|The X-47B's first takeoff at Edwards AFB, California, in February 2011|
|Role||Unmanned combat air vehicle|
|First flight||4 February 2011|
|Primary user||United States Navy|
|Program cost||US$813 million|
|Developed from||X-47A Pegasus|
|Developed into||X-47C UCLASS|
The Northrop Grumman X-47B is a demonstration unmanned combat air vehicle (UCAV) designed for carrier-based operations. Developed by the American defense technology company Northrop Grumman, the X-47 project began as part of DARPA's J-UCAS program, and is now part of the United States Navy's Unmanned Combat Air System Demonstration (UCAS-D) program. The X-47B first flew in 2011, and as of 2014[update], it is undergoing flight testing, having successfully performed a series of land- and carrier-based demonstrations. Northrop Grumman intends to develop the prototype X-47B into a battlefield-ready aircraft, the Unmanned Carrier-Launched Surveillance and Strike (UCLASS) system, which will enter service by 2019.
Design and development
The US Navy did not commit to practical UCAS efforts until 2000, when the service awarded contracts of US$2 million each to Boeing and Northrop Grumman for a 15-month concept-exploration program. Design considerations for a naval UCAV included dealing with the corrosive saltwater environment, deck handling for launch and recovery, integration with command and control systems, and operation in an aircraft carrier's high-electromagnetic-interference environment. The Navy was also interested in procuring UCAVs for reconnaissance missions, penetrating protected airspace to identify targets for following attack waves.
The J-UCAS program was terminated in February 2006 following the US military's Quadrennial Defense Review. The US Air Force and Navy proceeded with their own UAV programs. The Navy selected Northrop Grumman's X-47B as its unmanned combat air system demonstrator (UCAS-D) program. A new weapon system will not be developed for the X-47B, but it will be able to carry existing weapons, and has a full-sized weapons bay. To provide realistic testing, the demonstration vehicle is the same size and weight as the projected operational craft. The X-47B prototype rolled out from Air Force Plant 42 in Palmdale, California, on 16 December 2008. Its first flight was planned for November 2009, but the flight was delayed as the project fell behind schedule. On 29 December 2009, Northrop Grumman oversaw towed taxi tests of the aircraft at the Palmdale facility, with the aircraft taxiing under its own power for the first time in January 2010.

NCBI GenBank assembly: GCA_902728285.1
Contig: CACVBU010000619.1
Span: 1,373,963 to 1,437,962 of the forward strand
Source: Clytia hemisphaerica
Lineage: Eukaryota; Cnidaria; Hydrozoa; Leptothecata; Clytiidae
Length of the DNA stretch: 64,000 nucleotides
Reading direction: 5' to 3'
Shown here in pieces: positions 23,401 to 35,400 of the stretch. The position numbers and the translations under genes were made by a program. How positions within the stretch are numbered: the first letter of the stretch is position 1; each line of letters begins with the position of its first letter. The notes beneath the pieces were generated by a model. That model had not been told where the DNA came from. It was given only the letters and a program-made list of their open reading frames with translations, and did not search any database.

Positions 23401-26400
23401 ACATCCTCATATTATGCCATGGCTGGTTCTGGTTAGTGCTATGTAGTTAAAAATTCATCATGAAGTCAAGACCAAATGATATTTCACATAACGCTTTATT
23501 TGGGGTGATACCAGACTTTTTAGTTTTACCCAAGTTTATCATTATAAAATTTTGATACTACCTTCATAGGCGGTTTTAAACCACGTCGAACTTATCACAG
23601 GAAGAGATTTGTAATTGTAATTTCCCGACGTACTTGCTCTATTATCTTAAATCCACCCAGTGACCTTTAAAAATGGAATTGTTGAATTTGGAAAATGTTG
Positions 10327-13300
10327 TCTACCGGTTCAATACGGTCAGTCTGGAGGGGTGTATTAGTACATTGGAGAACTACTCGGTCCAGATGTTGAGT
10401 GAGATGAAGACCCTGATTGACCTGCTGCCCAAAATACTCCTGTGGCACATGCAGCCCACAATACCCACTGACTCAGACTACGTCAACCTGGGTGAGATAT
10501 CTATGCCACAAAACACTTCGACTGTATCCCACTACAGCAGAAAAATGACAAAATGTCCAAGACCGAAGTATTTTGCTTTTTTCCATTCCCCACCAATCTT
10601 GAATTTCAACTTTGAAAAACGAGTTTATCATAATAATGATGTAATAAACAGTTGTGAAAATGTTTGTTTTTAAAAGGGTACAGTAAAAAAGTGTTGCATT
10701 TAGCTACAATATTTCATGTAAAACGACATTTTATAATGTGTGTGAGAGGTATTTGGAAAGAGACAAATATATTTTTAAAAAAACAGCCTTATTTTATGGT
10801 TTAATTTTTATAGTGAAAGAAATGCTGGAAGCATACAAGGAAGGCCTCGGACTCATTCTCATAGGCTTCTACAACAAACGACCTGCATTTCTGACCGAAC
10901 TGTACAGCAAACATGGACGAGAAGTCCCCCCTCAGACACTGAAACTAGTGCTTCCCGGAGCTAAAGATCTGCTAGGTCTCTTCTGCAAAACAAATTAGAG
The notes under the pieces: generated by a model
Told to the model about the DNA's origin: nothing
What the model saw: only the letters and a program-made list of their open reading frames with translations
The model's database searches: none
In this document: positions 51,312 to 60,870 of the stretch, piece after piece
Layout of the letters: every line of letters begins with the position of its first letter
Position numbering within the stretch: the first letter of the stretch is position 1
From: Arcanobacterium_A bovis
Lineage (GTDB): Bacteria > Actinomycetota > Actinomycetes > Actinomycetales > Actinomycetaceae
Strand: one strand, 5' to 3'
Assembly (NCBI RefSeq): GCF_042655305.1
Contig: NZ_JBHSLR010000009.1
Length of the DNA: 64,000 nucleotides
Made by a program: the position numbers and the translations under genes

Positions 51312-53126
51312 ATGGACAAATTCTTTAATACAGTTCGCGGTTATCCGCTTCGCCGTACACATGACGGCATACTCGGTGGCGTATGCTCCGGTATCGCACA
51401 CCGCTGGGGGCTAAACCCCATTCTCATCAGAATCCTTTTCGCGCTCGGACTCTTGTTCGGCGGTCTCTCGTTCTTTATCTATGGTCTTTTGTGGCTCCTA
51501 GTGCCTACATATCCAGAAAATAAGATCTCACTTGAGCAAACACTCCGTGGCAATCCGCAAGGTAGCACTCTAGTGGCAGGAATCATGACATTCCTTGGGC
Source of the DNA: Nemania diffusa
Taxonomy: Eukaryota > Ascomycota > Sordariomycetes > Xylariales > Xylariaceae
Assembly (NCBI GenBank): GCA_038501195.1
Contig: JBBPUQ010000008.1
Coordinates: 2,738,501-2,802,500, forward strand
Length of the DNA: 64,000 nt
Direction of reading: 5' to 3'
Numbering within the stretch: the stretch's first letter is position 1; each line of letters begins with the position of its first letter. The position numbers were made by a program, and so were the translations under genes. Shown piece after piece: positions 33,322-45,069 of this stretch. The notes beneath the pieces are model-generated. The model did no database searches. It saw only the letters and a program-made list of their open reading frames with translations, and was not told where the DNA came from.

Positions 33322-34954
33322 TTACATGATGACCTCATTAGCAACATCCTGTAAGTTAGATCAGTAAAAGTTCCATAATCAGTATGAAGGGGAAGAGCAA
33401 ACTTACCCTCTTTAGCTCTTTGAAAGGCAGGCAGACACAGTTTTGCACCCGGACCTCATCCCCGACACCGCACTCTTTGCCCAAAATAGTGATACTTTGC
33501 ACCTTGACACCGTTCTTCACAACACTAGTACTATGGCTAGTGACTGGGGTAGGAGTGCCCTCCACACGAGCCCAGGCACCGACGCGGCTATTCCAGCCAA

The first flight of the X-47B demonstrator, designated Air Vehicle 1 (AV-1), took place at Edwards Air Force Base, California, on 4 February 2011. The aircraft first flew in cruise configuration with its landing gear retracted on 30 September 2011. A second X-47B demonstrator, designated AV-2, conducted its maiden flight at Edwards Air Force Base on 22 November 2011. The two X-47B demonstrators were planned to have a three-year test program with 50 tests at Edwards AFB and NAS Patuxent River, Maryland, culminating in sea trials in 2013. However, the aircraft performed so consistently that the preliminary tests stopped after 16 flights. The aircraft will be used to demonstrate carrier launches and recoveries, as well as autonomous inflight refueling with a probe and drogue. The X-47B has a maximum unrefueled range of over 2,100 nautical miles (3,900 km), and an endurance of more than six hours. In November 2011, the Navy announced that aerial refuelling equipment and software would be added to one of the prototype aircraft in 2014 for testing. The demonstrator aircraft will never be armed.
In 2012, Northrop Grumman tested a wearable remote control system, designed to allow ground crews to steer the X-47B while on the carrier deck. In May 2012, AV-1 began high-intensity electromagnetic interference testing at Patuxent River, to test its compatibility with planned electronic warfare systems. In June 2012, AV-2 arrived at Patuxent River to begin a series of tests, including arrested landings and catapult launches, to validate the ability of the aircraft to conduct precision approaches to an aircraft carrier. The drone's first land-based catapult launch was conducted successfully on 29 November 2012.